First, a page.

So, it was not long after arriving on campus just a few months ago (Aug ’11), before I had been a part of several conversations about how great it would be if there was a pub on-campus. There were stories that there used to be something of the sort in the basement of the refectory, but whatever traces remained of it (I believe it was shut down about a decade ago) were entirely gone in the wake of the re-modelling that took place there the previous spring. Some of the returning students had been brain-storming possible locations for a future pub, but nothing had come to any fruition. But then one fateful morning, I was sitting with Dr. Klukas (Dean of admissions, wife of Fr. Klukas, professor), who, when I brought up something about a pub on campus, off-handedly mentioned that there used to be one in the basement of the Fort (one of the old, large houses on campus, called “The Fort” because of its fortess-like lime-stone construction).
Thrilled that there might be something still down there – right there under our noses but unknown to anyone – we left the refectory immediately to go check it out. What we found was a mixed bag: Very little remained of what once might have been there: only a pool table, and a few pictures and paintings on the walls. There was no furniture, no bar, just a dirty, boarded-up basement with a bunch of garbage in a pile in the middle, and about 1/8” of dust covering everything. There was, however, beneath the garbage, a ‘U’ shaped piece of wood with a support screwed into the back – the old bar-top! And – there were these sconces on the pillars, still with candles in them, and above them were painted several diocesan crests. It was this vestige of an old pub that gave us the ‘vision’ for what the space could be oncemore. That is – there was just enough for us to catch a vision of what the place could be. Someone mentioned the “Prancing Pony” from Lord of the Rings and we were hooked. We tried to to deduce when exactly the ‘Pub’ became extinct – the longest professor here (Kucharski) has no memory of it (and he’s been here 20 years), but then there is the banner by the fire-place that reads ‘Class of 2006’. However, the diocesan-crests painted on the pillars have a sort of 70’s styling. Our best guess is that it was a pub in the 70s, and then faded into obscurity (or was shut-down), and then in the early 2000s a small group of students used the space for cards or something – but it wasn’t a full-blown pub at that time.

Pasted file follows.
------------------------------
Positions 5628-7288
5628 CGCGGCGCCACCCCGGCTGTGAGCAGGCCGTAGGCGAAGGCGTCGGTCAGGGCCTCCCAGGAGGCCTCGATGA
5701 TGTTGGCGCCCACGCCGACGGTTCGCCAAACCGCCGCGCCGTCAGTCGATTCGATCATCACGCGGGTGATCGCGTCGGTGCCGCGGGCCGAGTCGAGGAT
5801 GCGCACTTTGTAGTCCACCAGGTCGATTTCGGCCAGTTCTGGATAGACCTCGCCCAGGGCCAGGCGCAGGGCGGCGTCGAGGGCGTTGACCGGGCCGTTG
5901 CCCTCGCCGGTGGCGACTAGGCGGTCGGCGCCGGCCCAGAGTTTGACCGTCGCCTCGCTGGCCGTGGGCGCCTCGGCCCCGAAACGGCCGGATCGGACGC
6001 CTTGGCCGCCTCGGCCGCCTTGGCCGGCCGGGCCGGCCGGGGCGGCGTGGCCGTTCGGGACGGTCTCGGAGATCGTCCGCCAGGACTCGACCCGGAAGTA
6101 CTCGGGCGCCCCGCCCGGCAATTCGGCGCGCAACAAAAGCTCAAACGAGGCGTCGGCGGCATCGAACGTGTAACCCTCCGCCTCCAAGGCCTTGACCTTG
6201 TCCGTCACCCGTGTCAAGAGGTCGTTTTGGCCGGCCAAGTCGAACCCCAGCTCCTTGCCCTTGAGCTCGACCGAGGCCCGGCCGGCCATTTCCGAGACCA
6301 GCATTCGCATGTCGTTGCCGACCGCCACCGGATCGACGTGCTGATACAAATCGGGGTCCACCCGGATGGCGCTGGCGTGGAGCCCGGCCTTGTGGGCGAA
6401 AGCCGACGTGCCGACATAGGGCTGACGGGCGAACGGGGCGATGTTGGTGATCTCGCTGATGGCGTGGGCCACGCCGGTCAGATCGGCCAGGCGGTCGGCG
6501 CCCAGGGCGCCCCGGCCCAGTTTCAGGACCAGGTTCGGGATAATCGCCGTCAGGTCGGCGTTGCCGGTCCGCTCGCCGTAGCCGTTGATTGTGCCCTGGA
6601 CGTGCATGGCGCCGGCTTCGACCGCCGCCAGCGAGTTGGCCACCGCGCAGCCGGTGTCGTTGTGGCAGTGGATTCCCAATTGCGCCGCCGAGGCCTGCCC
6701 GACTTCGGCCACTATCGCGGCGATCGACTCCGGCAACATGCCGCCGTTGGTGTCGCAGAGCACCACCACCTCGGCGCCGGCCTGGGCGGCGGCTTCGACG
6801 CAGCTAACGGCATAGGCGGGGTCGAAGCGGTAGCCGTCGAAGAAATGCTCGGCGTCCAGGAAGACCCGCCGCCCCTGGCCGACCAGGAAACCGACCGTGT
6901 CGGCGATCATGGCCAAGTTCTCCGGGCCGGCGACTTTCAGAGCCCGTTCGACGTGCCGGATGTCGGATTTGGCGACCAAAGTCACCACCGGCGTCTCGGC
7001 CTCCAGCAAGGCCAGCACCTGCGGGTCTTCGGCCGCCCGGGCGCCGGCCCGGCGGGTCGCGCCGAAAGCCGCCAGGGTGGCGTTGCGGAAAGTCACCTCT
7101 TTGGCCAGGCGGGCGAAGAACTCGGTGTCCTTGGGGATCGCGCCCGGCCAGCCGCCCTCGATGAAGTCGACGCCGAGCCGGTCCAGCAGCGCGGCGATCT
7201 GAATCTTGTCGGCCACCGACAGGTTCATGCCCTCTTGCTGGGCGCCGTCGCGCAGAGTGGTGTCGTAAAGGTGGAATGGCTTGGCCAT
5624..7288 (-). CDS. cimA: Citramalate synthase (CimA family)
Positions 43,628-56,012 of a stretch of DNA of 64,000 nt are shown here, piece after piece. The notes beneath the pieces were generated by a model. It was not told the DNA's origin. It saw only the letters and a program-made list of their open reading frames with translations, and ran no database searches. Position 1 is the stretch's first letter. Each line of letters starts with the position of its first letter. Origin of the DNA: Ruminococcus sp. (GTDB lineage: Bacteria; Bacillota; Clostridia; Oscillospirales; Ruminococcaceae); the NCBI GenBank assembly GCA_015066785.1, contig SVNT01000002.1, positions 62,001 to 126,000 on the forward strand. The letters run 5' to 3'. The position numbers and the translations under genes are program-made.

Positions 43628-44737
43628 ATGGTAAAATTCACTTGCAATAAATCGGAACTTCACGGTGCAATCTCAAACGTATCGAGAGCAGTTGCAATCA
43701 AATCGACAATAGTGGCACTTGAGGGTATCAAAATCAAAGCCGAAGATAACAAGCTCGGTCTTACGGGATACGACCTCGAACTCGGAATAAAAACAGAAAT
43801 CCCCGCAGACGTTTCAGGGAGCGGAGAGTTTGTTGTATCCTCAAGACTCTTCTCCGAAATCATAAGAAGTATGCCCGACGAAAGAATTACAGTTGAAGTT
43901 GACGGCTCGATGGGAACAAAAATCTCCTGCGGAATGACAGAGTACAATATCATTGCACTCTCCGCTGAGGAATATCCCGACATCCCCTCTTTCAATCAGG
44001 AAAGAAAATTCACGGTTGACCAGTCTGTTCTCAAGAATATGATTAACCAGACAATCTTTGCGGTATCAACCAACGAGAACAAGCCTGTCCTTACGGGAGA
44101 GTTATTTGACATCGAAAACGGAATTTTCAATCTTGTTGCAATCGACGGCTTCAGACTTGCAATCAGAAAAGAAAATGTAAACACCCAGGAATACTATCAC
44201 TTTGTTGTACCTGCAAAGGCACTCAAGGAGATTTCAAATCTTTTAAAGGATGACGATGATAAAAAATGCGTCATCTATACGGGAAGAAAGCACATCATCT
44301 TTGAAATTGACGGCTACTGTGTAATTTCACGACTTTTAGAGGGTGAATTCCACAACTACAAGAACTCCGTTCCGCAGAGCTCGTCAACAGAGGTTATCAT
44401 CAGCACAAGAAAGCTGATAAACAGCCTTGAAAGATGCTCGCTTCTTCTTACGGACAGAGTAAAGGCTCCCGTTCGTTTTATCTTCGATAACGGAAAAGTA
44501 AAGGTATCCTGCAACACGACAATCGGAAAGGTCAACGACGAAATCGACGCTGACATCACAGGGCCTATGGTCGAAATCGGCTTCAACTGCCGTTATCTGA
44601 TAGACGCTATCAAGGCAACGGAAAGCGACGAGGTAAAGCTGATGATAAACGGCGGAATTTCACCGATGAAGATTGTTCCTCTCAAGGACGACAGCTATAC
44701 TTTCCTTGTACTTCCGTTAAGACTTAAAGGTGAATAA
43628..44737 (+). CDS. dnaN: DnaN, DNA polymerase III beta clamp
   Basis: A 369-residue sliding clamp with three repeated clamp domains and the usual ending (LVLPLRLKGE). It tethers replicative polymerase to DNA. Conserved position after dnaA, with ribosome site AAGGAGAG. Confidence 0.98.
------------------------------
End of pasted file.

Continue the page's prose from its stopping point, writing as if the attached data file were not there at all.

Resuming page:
And so, the task of resurrecting it:
Lars Skoglund, Aaron Zook, Evan Simington and myself emerged and came together as being ones who wanted to do the work of re-establishing the place, and so we set to work: cleaning up mountains of dirt, dust and cobwebs, moving out all the trash, then designing and building a bar (we used the original ‘U’-top beneath the ‘J’ design that we came up with), then salvaging furniture from various attics and basments on campus (including sweet c. 1960’s Dept. of Defense drinking water barrels – in case of nuclear fall out – which we set up as stools). I started a “Founders Club” so that we could get funds to continue with the project (since, we had already spent about $200 at Home Depot) – that is – anyone who wanted to see a Pub get realized on campus: give me $30 and you’ll get a mug with your name on it once its open.
The support was overwhelming – I collected more than $900 (of which we spent all but $20). Another major boost in our morale that we might actually pull this off was when a board-member who was on campus for convocation (Fr. Koehler), when we told him about the idea, immediately volunteered to buy the ‘kegerator’ (the fridge/tap unit that keeps and pours the beer) for us – a purchase that was going to cost us hundreds of dollars, and we didn’t know if we could afford. But when that arrived, we knew we hadto make it work. And so – neglecting sleep and studies during the week that followed convocation, Lars, Zook, myself, and a handful of other generous souls here and there put our noses to the grindstone.
After dozens of hours putting on finishing touches (painting the A/C ducts brown to look like wood-beams, staining and finishing the bar, sanding off the finish and re-doing it all (turns out – lacquer can’t go on top of Polyurethane – who knew?), mopping, building shelves, hanging pictures and buying glasses, and finally – going out and buying our first two half-barrels of beer. We had promised to the community to open that weekend, and we managed to pull it off – and had a big opening-night hoop-la, which, in true Nashotah House fashion, included a procession from the chapel with a full Litany (including all the patron saints of brewing – there are 14! again, who knew?!)
and then a blessing of the space followed by, yup, you guessed it – lots of beer! And pool, and pizza, and laughing and pats on the back. The Cellar was (and is!) open! For all to enjoy – like a student union (which space was lacking on campus prior), or one of the pubs the various Oxbridge colleges have.
As for the name – we tried several things on – but the simplicity of ‘The Cellar’ took quickly, and then it was Fr. Peay, who also had long-time been wanting to see a pub around these parts, who suggested Gambrinus, who was a medieval king and patron of beer-brewing as a patron. Voila!